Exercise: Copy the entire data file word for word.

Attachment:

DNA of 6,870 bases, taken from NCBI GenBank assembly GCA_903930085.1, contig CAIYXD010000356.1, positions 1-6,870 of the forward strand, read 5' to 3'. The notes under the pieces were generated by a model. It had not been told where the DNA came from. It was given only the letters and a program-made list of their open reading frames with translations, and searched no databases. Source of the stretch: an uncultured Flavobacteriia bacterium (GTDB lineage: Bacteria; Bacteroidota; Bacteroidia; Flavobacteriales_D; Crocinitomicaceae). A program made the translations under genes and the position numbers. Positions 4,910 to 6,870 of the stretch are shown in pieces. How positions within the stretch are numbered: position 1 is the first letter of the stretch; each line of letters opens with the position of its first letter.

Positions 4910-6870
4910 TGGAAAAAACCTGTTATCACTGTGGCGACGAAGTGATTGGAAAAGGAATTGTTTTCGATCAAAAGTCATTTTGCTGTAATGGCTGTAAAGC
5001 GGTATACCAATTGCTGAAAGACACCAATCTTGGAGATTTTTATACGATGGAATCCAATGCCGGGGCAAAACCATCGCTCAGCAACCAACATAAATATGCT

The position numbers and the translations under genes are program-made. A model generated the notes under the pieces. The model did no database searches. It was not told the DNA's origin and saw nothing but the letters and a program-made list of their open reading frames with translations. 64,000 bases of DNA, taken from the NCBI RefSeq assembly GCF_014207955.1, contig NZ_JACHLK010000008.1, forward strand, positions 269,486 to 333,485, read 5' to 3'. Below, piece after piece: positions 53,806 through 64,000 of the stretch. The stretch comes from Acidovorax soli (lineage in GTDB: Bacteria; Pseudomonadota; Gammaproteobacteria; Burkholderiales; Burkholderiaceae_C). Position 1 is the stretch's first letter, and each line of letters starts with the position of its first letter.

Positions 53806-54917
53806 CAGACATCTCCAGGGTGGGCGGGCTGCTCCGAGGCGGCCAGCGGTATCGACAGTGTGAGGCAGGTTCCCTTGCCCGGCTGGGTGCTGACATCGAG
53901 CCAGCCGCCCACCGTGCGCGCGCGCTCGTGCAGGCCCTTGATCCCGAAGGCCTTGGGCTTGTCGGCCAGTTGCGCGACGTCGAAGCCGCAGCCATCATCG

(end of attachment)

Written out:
DNA of 6,870 bases, taken from NCBI GenBank assembly GCA_903930085.1, contig CAIYXD010000356.1, positions 1-6,870 of the forward strand, read 5' to 3'. The notes under the pieces were generated by a model. It had not been told where the DNA came from. It was given only the letters and a program-made list of their open reading frames with translations, and searched no databases. Source of the stretch: an uncultured Flavobacteriia bacterium (GTDB lineage: Bacteria; Bacteroidota; Bacteroidia; Flavobacteriales_D; Crocinitomicaceae). A program made the translations under genes and the position numbers. Positions 4,910 to 6,870 of the stretch are shown in pieces. How positions within the stretch are numbered: position 1 is the first letter of the stretch; each line of letters opens with the position of its first letter.

Positions 4910-6870
4910 TGGAAAAAACCTGTTATCACTGTGGCGACGAAGTGATTGGAAAAGGAATTGTTTTCGATCAAAAGTCATTTTGCTGTAATGGCTGTAAAGC
5001 GGTATACCAATTGCTGAAAGACACCAATCTTGGAGATTTTTATACGATGGAATCCAATGCCGGGGCAAAACCATCGCTCAGCAACCAACATAAATATGCT

The position numbers and the translations under genes are program-made. A model generated the notes under the pieces. The model did no database searches. It was not told the DNA's origin and saw nothing but the letters and a program-made list of their open reading frames with translations. 64,000 bases of DNA, taken from the NCBI RefSeq assembly GCF_014207955.1, contig NZ_JACHLK010000008.1, forward strand, positions 269,486 to 333,485, read 5' to 3'. Below, piece after piece: positions 53,806 through 64,000 of the stretch. The stretch comes from Acidovorax soli (lineage in GTDB: Bacteria; Pseudomonadota; Gammaproteobacteria; Burkholderiales; Burkholderiaceae_C). Position 1 is the stretch's first letter, and each line of letters starts with the position of its first letter.

Positions 53806-54917
53806 CAGACATCTCCAGGGTGGGCGGGCTGCTCCGAGGCGGCCAGCGGTATCGACAGTGTGAGGCAGGTTCCCTTGCCCGGCTGGGTGCTGACATCGAG
53901 CCAGCCGCCCACCGTGCGCGCGCGCTCGTGCAGGCCCTTGATCCCGAAGGCCTTGGGCTTGTCGGCCAGTTGCGCGACGTCGAAGCCGCAGCCATCATCG